Foxture // "Circles"
Foxture’s music blends whispered poetry with complex arrangements that sound like Sufjan Stevens hypnotized by Animal Collective. “Circles” is a dreamy meditation on perfection, existence, and self-discovery. Lead singer Marlon Blackmon weaves the confessional amidst chiming guitars, lively piano, “Casting diamonds into the sea / convincing myself they mean nothing to me”. Marlon joined me for a brief chat about change, hindsight, and hometown inspiration.
You can buy a copy of their EP Circles here.
SC: I love the second verse—“I'm thinking of all of the times / I second-guessed my humble mind / but I'm overthinking”—because of how the third line undercuts the narrator’s first lines. Can you tell me a little about writing these lines?
MB: So while I was writing circles, I was coming out of an anxious state of mind where I realized that I didn't have to second guess myself. Those lyrics opening up the second verse serve as a growing point for me and my state of mind from the opening lines where I’m willing to change myself to please someone else's needs or desires. In the second verse, I’m realizing that maybe I wasn't as wrong as I felt just because my way of doing things or expressing myself didn't fit someone else's standards.
SC: What was your songwriting process like for “Circles”?
MB: As far as the writing process for “Circles” goes, I was wringing from a point of hindsight of past relationships with people where I was at a healthier, more independent state of mind, free of the bias and emotional wear and tear that emotions tend to bring. The instrumentation up until the bridge came first and the bridge represents yet another change in mindset—of how when you think back to the darker times, you become a bit down at your past actions, which, the entire bridge was written mostly off of feel.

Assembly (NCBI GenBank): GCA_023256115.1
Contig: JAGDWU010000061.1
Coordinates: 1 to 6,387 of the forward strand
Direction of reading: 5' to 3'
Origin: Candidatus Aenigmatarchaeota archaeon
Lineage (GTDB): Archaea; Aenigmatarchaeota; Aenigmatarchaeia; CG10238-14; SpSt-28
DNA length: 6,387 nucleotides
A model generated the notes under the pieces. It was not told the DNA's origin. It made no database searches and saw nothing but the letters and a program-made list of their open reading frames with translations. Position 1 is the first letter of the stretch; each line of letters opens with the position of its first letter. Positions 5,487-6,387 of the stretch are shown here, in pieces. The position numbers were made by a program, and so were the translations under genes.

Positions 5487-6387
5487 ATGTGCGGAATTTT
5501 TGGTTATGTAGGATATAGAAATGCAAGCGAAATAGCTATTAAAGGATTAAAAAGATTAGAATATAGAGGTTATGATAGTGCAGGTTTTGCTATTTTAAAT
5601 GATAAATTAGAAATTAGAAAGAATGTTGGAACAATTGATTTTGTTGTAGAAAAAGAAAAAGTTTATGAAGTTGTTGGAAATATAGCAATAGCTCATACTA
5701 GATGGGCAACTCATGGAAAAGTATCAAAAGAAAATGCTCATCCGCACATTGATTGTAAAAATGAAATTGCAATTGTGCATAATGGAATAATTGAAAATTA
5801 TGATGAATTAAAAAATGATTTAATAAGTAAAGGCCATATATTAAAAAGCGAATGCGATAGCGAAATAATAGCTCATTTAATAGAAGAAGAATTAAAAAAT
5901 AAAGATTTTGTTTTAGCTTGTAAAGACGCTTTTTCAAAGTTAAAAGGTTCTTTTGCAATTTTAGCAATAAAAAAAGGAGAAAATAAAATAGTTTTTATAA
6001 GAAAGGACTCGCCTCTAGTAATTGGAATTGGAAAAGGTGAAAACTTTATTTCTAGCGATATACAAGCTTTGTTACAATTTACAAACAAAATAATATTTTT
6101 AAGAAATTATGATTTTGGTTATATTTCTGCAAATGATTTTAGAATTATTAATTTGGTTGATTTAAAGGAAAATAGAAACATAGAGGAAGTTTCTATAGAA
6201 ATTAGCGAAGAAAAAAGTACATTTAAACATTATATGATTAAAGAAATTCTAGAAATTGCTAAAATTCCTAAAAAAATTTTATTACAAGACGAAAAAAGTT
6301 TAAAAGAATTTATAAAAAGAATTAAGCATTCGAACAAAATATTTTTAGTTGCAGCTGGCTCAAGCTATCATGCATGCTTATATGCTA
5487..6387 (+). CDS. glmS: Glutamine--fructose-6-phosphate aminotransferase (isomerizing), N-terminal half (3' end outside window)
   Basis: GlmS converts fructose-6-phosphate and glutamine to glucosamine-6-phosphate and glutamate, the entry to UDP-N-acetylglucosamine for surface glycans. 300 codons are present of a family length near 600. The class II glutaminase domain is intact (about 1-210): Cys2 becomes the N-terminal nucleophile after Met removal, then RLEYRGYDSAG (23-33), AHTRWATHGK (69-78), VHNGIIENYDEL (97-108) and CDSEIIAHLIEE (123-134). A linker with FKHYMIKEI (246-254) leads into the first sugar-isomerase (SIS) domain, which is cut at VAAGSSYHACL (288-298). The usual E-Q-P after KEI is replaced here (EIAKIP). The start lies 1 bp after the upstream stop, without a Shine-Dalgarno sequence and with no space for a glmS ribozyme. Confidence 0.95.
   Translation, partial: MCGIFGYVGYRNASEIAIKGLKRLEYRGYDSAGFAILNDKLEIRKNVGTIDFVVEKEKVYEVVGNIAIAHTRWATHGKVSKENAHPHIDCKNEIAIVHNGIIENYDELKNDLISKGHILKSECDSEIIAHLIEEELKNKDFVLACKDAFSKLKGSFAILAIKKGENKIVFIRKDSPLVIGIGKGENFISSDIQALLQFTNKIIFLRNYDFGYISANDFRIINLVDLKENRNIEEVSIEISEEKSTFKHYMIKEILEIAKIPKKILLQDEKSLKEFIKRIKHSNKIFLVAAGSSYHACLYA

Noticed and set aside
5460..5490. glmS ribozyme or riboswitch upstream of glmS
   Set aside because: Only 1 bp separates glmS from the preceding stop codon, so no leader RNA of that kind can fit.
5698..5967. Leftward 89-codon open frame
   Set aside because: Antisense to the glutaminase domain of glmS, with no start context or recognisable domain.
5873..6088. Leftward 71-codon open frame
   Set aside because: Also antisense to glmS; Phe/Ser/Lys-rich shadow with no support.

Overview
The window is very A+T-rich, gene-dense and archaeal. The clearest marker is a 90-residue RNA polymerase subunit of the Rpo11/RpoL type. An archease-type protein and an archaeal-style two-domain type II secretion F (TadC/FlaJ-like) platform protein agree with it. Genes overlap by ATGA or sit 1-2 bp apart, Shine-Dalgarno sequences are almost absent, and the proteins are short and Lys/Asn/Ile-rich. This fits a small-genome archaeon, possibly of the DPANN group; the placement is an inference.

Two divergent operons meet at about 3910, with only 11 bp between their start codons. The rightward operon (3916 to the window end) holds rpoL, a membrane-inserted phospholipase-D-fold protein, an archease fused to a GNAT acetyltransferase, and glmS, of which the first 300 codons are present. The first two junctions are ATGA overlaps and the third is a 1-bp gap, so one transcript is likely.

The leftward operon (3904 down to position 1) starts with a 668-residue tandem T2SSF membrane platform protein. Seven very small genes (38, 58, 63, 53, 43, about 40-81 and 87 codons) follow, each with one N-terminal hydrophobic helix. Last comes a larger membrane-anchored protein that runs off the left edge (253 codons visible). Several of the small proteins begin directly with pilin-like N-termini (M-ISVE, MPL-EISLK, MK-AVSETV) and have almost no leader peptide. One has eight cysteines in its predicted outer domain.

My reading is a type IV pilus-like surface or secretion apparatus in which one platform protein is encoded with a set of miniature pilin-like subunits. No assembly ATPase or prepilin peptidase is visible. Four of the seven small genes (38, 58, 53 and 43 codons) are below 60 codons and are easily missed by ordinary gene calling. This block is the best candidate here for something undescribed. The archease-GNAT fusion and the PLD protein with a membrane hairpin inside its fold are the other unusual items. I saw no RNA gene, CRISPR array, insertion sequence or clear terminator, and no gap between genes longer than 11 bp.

SC: What is your normal songwriting process like? Do you write on a schedule? Do you wait for inspiration? Do you write as a group?
MB: Our normal writing technique is that I write a song in it's most minimalistic form to get the bare bones of it, and then I bring it into practice and then everyone else writes their own respective parts. After it's been a while, I’ll introduce a new song, we will perfect it and then perform it. Since we are releasing a new body of work soon, and currently writing for a full-length album after the upcoming release of a new EP, we are trying to release material in a more strategic manner.
SC: How does your community of songwriters influence you?
MB: I look up to most songwriters from our hometown of Winston-Salem! I feel that you can learn so much from watching other creators move around their own careers and everyone in our local scene of musicians are insanely supportive and will help where they can, whether that’s lending contacts or collaboratively working on writing or creating in general.
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